We are often told that "sustainable development" means whatever you want it to mean. But if it means anything, it includes development. What is the environment agency to do with development? There are plenty of other agencies concerned with that. Clause 4 builds serious ambiguities into the Bill and invites us to accept an undefined proposition, sight unseen. It might be less objectionable if, for example, it simply referred to the concept of "sustainability" rather than "sustainable development". "Sustainability" features now in our legislation. As my noble friend Lady Saltoun mentioned, the term was included in spite of many protests in this Chamber and questions from Lord Grimond as to what on earth it meantin the legislation on the Scottish natural heritage. I believe that that was the first time that it had occurred. The phrase "sustainable development" was not used, merely the word "sustainability".
As I mentioned at Second Reading, it has been suggested by the World Wildlife Fund that it might be much better to refer to "environmental sustainability". If the Government are determined to include "sustainability", it would be much better to refer to it as
Lord Ewing of Kirkford: The Committee will be absolutely delighted to know that I do not intend to refer to sustainable developmentif for no better reason than that anything I were to say on that subject would merely confuse the matter even further. I hope that as we examine this Bill we do not allow this issue to cloud all the other important issues therein. For that reason I want to address my remarks to the two amendments in this group which stand in my name on the Marshalled List; namely, Amendments Nos. 163 and 164. Both deal with the Secretary of State's powers to give guidance to the Scottish environment protection agency.
Before I speak briefly on that matter, I thank the noble Lord, Lord Beaumont, for the way in which he moved Amendment No. 162, with which I agree. It does not make an argument any better because someone happens to repeat it, so I will resist that temptation.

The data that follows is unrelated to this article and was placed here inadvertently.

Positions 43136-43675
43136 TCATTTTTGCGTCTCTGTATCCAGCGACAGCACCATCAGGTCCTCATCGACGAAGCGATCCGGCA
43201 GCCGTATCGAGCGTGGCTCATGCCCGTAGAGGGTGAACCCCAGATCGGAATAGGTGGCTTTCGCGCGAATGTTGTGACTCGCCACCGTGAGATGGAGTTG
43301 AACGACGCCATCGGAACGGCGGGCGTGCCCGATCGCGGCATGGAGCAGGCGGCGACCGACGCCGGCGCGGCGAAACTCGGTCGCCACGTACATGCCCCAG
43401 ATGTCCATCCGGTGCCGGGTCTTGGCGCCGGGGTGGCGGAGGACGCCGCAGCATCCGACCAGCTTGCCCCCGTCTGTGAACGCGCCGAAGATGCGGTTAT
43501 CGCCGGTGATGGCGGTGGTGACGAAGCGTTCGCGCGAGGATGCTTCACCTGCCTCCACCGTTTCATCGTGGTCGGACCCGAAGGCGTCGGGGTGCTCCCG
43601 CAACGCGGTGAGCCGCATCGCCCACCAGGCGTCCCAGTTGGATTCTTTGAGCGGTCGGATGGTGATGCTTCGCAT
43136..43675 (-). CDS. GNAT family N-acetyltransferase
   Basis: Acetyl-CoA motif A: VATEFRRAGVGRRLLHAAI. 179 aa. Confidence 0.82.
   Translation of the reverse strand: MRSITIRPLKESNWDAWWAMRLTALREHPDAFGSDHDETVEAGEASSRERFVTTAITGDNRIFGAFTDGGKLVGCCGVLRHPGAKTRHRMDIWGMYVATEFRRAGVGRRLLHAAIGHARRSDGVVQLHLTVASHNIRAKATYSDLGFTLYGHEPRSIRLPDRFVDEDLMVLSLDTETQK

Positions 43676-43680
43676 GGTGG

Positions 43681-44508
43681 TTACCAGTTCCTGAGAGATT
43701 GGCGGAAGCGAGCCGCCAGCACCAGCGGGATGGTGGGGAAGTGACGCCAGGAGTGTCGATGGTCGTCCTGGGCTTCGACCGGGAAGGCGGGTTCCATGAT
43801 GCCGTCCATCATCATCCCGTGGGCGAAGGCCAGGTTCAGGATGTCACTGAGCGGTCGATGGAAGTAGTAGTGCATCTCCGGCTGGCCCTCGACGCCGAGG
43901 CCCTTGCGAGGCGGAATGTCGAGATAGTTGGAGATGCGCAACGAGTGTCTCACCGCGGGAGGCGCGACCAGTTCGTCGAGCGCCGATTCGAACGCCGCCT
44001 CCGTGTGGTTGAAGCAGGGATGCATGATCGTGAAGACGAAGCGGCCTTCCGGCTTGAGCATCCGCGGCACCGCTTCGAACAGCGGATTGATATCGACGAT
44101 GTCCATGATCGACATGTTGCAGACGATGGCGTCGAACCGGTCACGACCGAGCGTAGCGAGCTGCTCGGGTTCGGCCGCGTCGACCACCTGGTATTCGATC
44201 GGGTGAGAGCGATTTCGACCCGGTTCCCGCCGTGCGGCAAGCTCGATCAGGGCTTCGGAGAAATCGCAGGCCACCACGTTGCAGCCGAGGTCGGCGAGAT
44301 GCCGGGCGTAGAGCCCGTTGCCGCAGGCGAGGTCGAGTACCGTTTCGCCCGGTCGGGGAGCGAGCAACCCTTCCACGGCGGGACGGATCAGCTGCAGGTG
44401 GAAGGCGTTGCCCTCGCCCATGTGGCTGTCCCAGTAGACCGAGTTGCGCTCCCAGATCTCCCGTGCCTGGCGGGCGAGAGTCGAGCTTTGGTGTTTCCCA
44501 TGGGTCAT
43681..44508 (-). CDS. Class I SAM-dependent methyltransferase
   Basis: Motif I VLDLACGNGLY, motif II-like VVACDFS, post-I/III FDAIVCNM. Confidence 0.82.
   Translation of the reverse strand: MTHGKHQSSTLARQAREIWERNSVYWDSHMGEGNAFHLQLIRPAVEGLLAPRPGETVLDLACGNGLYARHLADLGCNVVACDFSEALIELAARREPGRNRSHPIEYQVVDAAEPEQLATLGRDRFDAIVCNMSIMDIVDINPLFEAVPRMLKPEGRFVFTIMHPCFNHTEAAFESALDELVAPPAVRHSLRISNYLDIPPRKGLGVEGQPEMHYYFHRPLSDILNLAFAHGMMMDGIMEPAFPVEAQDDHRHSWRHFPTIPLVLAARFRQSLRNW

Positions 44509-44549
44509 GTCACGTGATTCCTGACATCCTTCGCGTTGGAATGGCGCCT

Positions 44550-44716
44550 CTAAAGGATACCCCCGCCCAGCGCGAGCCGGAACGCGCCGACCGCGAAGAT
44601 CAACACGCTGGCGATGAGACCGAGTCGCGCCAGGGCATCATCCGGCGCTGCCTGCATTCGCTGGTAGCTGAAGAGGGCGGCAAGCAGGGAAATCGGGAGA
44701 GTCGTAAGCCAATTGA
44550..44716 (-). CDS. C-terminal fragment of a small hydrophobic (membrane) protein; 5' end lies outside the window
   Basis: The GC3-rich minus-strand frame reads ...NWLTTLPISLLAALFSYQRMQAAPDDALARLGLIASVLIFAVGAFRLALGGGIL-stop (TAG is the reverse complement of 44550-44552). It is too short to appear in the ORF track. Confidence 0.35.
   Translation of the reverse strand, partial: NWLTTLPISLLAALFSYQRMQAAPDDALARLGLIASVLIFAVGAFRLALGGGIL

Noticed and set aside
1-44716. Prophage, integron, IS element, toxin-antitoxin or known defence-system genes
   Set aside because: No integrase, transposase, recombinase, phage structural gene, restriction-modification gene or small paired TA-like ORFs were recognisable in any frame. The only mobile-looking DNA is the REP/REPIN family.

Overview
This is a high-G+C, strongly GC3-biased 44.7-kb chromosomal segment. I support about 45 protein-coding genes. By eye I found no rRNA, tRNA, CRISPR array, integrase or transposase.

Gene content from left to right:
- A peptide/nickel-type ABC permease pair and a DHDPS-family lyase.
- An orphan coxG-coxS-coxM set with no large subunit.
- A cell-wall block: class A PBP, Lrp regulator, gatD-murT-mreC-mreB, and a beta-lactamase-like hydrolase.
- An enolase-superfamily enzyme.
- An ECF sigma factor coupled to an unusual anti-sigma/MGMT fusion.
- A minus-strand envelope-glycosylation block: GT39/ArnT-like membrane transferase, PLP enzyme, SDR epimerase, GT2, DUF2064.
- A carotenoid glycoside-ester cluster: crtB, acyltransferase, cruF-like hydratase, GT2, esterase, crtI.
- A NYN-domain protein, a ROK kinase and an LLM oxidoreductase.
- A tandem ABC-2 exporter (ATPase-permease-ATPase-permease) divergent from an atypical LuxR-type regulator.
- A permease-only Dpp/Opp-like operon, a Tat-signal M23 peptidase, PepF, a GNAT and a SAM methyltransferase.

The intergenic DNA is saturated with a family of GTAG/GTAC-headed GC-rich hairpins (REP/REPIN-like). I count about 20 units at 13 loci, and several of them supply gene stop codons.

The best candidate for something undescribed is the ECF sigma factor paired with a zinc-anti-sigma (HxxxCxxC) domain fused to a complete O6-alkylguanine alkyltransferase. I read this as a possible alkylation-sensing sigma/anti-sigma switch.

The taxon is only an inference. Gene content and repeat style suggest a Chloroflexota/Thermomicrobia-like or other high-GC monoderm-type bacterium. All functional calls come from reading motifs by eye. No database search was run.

Amendment No. 163 lays down that the Secretary of State should issue his guidance no later than 12 months from the date on which this Act is implemented. If we are serious about protecting the environment, then surely it would be wrong if the Act, once it is implemented, were merely allowed to rest on a shelf somewhere in the Scottish Office while month follows month and the guidance that is necessary to allow the agency to get on with its work is simply not given.
Therefore, it is advisable, right at the beginning, to build in a timescale for that guidance to be given. As an aside, perhaps I may say that in many ways I am arguing against something in which I believe myself. When the original document dealing with the environment in Scotland, Improving the Environment in Scotland: The Way Forward, was published in 1992, it stated that the Government wanted an agency "at arm's length" from the Government. But of course what they have, as defined in Clause 29 of this Bill, and even more closely in Clause 38, is an agency that will be under the control of the Secretary of State.
Although we are not discussing Clause 38, it is linked to Clause 29 and the amendments that are in this group. It gives the Secretary of State wide and extensive powers to intervene in the day-to-day operations of the Scottish environment protection agency. So in many ways I am arguing against the principle that I thought the Government had accepted in 1992; namely, that the agency would be at arm's length from the Government and would be in a position to give the Government advice. That is not the case. It is not what we are faced with now. Therefore, we have to try and improve what is in the Bill. For that reason, my amendment suggests that the advice should be made available within 12 months of this Bill becoming an Act.
My second amendment goes on to define a number of matters that I consider to be of great importance to improving the environment in Scotland and which therefore ought to be included in the guidance. It would be easy and tempting to go through each one and explain what I mean by them. But I shall resist that temptation. I know that time is at a premium. I encapsulate it all in
On prospects drear!
An' forward, tho' I canna see,
I guess an' fear!"
Forward though I cannot see, I have a terrible feeling that the noble Viscount will rise to reject these amendments as well. I hope that I am wrong. I ask him to give them the most serious consideration.